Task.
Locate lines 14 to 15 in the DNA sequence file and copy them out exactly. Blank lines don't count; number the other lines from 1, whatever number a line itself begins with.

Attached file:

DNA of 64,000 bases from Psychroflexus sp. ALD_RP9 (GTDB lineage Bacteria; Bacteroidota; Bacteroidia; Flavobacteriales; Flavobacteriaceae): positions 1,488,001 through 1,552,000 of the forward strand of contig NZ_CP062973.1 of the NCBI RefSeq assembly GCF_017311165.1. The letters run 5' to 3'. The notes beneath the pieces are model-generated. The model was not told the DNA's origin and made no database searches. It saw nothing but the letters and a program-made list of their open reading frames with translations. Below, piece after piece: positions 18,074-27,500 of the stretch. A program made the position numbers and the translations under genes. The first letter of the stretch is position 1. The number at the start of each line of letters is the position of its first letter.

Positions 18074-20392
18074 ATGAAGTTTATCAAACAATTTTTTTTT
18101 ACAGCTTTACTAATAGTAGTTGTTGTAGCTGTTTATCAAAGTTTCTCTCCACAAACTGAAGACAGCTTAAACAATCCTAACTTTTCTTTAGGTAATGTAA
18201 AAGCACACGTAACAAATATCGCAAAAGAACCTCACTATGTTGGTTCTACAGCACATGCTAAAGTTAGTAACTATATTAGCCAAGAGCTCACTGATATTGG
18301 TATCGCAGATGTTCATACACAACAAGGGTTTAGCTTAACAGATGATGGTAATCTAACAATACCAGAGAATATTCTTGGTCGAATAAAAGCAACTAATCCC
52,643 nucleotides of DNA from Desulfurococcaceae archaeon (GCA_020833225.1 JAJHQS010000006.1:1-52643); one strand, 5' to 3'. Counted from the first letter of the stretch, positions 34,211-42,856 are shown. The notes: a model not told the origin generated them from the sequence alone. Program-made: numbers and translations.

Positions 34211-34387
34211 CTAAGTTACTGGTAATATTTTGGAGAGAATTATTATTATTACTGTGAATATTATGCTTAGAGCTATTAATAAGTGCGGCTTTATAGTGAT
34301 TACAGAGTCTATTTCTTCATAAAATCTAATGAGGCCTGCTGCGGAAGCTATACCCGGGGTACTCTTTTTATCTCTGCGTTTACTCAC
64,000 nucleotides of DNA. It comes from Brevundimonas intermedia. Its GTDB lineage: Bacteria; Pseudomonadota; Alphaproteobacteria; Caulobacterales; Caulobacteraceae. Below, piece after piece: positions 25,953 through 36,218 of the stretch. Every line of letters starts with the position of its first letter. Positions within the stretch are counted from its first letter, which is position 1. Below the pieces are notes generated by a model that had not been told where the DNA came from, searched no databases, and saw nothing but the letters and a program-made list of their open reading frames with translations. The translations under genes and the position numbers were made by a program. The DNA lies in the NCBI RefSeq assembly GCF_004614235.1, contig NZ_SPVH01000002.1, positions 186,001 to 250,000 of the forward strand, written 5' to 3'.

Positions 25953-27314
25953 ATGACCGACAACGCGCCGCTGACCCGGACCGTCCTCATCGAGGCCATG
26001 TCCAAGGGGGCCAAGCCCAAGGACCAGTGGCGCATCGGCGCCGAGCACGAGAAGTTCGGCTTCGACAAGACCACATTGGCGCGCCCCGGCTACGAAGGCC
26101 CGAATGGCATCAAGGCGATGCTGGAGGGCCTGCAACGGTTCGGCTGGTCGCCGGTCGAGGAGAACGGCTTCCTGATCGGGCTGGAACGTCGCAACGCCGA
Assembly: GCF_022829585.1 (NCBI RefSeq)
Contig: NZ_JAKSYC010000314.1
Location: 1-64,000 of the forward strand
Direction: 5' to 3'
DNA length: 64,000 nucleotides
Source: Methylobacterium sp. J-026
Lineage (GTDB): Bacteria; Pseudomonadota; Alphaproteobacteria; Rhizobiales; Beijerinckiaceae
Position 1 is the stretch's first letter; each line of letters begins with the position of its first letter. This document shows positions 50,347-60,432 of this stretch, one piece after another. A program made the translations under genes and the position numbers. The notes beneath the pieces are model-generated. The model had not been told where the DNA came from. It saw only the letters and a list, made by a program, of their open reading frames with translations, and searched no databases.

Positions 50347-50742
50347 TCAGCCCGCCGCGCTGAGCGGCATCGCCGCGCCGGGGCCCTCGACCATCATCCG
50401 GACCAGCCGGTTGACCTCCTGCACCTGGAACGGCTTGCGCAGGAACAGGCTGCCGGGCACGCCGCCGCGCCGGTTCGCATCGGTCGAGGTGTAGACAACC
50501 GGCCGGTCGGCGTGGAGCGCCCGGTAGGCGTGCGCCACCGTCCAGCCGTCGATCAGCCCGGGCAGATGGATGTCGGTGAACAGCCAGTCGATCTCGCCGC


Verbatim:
26001 TCCAAGGGGGCCAAGCCCAAGGACCAGTGGCGCATCGGCGCCGAGCACGAGAAGTTCGGCTTCGACAAGACCACATTGGCGCGCCCCGGCTACGAAGGCC
26101 CGAATGGCATCAAGGCGATGCTGGAGGGCCTGCAACGGTTCGGCTGGTCGCCGGTCGAGGAGAACGGCTTCCTGATCGGGCTGGAACGTCGCAACGCCGA